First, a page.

Rights activists, criminal advocates say focus on larger issues, on-ground implementation are vital
About 32 per cent of India’s 5 lakh-plus inmates belong to socio-economically weak sections. Representation pic
The Union finance minister's statement about providing financial support to prisoners unable to afford penalties and bail amounts and setting up a budgetary provision for eCourts has received a mixed response from human rights activists and criminal advocates.
Over 4.32 crore criminal and civil cases are pending in courts across India, as per National Judicial Data Grid, and over 5,000 prisoners are behind bars after being released on bail, according to a National Legal Services Authority (NALSA) report submitted to the apex court on January 31.
Madhurima Dhanuka, programme head, Prison Reforms Programme Commonwealth Human Rights Initiative, New Delhi, said, “The Union Budget 2023-24 has allocated funds towards modernisation of prisons (Rs 250 crore), an inter-operable criminal justice system (Rs 590.6 crore), national legal aid services (Rs 200 crore) and phase III of the eCourts project (Rs 7,000 crore)."
The big picture
“Providing financial support to poor prisoners, while a welcome initiative, has its own set of concerns. The NALSA figure is a marginal one as compared to the 18 lakh prisoners that are admitted to prisons each year,” said Dhanuka.
“A focus on larger issues such as promoting bail on personal bonds (which do not require sureties to be produced); expediting trials, considering that the period of detention of prisoners confined for 3 to 5 years, has nearly doubled from 2010 to 2021; and placing effective checks on arbitrary and unnecessary arrests is required. It's time that we look at the bigger picture, find the causation links for prison overcrowding and deteriorating prison conditions as well as answer these questions: what is the purpose of imprisonment, is there adequate focus on rehabilitation and for how long should one be incarcerated pending conviction?” she added.
Citing e-prison data from between July and October 2022, Valay Singh, project lead of India Justice Report (IJR), New Delhi, said that 391 out of the 1,314 jails in the country were severely overcrowded, having occupancy of 150 per cent or more. “Most of these inmates are undertrials, many of whom are unable to post bail sureties. Roughly 32 per cent of the more than 5 lakh inmates across India belong to socio-economically weak SC and ST sections. Other factors are lack of effective representation, unwarranted arrests and reluctance to use alternate remedies. The state does not offer compensation for long unjustified incarceration nor hold the system's actors to account,” he added.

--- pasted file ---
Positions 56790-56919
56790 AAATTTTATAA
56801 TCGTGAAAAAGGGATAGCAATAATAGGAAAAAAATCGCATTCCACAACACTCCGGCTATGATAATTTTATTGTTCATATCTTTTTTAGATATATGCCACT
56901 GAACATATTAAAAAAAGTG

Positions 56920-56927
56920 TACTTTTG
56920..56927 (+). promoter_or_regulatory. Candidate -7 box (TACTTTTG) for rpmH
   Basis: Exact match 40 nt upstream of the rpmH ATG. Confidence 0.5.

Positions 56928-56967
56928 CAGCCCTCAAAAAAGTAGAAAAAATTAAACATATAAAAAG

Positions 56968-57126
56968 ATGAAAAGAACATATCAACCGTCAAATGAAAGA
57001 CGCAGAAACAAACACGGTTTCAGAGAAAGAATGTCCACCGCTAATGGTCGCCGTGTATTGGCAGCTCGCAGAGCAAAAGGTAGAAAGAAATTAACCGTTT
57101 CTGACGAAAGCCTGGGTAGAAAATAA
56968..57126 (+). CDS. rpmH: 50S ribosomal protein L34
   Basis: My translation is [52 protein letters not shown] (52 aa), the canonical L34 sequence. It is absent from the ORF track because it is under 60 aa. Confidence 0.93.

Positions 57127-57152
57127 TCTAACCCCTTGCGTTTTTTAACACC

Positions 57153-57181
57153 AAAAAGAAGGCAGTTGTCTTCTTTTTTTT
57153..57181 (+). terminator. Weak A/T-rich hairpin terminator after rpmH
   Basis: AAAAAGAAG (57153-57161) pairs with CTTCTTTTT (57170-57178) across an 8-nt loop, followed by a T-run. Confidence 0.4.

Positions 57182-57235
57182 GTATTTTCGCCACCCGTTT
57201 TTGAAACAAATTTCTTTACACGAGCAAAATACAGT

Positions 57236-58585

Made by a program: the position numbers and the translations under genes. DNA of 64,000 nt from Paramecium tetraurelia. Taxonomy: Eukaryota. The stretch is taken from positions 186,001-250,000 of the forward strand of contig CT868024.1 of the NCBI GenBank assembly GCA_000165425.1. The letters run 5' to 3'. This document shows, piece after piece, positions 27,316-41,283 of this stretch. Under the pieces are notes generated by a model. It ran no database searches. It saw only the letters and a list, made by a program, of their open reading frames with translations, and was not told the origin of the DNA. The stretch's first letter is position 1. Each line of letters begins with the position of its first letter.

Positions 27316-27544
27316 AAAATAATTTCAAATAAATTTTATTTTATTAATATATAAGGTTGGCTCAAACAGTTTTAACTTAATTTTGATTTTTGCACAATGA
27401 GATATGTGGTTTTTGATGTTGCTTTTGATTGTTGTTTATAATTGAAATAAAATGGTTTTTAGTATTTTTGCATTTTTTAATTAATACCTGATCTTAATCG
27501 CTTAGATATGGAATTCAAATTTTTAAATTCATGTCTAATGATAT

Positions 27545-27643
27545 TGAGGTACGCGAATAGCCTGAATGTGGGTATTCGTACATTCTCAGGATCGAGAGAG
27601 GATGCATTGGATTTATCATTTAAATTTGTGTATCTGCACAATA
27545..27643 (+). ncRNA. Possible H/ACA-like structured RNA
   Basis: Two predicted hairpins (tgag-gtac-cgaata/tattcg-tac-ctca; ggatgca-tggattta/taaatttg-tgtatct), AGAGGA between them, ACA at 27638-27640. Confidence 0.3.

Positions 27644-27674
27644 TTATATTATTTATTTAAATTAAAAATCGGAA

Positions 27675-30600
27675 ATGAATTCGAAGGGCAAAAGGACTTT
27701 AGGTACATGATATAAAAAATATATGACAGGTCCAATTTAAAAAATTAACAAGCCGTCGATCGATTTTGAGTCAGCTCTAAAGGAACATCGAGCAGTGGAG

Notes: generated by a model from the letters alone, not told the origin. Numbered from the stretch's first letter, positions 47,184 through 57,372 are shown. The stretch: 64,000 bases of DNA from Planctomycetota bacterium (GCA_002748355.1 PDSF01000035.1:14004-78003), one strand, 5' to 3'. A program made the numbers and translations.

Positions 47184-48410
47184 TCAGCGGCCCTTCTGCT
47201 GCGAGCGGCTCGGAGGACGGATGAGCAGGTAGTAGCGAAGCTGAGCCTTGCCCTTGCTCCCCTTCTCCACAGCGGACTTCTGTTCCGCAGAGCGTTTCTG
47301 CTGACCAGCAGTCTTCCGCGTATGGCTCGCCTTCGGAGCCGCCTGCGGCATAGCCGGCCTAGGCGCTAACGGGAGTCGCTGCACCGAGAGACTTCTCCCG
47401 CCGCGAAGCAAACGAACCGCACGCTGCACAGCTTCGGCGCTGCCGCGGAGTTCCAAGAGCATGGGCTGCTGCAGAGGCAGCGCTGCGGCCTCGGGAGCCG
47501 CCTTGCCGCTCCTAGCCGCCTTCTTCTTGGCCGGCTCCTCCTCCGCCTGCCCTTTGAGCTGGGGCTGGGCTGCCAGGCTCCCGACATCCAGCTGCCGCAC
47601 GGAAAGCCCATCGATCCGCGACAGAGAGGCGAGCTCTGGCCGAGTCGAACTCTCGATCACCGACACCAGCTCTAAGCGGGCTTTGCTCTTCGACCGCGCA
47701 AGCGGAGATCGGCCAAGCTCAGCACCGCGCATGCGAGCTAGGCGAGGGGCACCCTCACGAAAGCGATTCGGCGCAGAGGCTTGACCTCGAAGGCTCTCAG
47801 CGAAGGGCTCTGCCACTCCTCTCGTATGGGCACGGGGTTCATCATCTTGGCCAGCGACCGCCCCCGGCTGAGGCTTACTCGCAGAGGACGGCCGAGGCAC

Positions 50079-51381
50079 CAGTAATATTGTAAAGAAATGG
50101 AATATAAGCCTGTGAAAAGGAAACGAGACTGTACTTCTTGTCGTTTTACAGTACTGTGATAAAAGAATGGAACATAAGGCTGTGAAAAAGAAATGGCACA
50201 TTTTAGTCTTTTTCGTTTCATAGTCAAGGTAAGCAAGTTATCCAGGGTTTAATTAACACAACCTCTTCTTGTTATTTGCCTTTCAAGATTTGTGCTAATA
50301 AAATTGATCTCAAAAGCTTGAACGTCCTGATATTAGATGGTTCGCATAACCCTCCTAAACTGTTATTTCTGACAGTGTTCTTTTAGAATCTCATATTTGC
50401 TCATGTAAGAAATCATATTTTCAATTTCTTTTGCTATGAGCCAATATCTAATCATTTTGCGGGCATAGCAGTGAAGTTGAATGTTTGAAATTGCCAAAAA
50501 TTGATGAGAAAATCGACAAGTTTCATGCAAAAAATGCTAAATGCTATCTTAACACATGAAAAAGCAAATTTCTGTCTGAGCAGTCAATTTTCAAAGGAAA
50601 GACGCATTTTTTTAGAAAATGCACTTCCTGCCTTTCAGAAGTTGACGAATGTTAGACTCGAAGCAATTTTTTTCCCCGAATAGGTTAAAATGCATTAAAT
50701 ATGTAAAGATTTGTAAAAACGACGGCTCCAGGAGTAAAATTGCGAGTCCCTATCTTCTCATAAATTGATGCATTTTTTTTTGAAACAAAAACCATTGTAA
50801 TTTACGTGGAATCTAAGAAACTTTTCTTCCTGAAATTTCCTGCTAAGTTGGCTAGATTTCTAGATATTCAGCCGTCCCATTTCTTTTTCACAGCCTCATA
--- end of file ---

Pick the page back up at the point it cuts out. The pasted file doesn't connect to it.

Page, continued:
Singh said the proposed bail fund idea needs to be urgently implemented across states. "This will help decongest prisons and ensure undertrials do not languish for want of bail sureties. We also need to improve our data culture immensely so we can design the right interventions,” he stated.
He added that phase III of the eCourts project must also ensure that funds are utilised in an effective and transparent manner.
The haves and have-nots
Advocate Dinesh Tiwari, who has been practising criminal law for over two decades, said, “A number of undertrials are languishing in jail because of lack of family support or are financially weak. They can be divided into two categories: the haves and have-nots. A large number of prisoners fall into the latter category. If this good intention is implemented on the ground and good officers extend support to all poor prisoners, it will be a boon."
Of eCourts, Advocate Tiwari said, “Unless the government and judiciary take out-of-the-box steps, it will be not possible to clear pending cases. We need to have the right mechanism to identify good judges and provide good infrastructure including artificial intelligence support.”
Advocate Rajeshwar Panchal, who practises in the Bombay High Court, said, “It remains to be seen whether the decision is implemented in true spirit instead of being only on paper. Such a decision would help lakhs.”
He welcomed the eCourt system but raised concerns about whether litigants and lawyers from humble backgrounds have the required infrastructure and computer literacy.
“The system should be optional for time so that stakeholders learn with the passage of time. A mandatory eCourt system may result in denial of access to justice if litigants and lawyers from rural and interior districts don’t have the resources to use the system,” he said.
No of cases pending in courts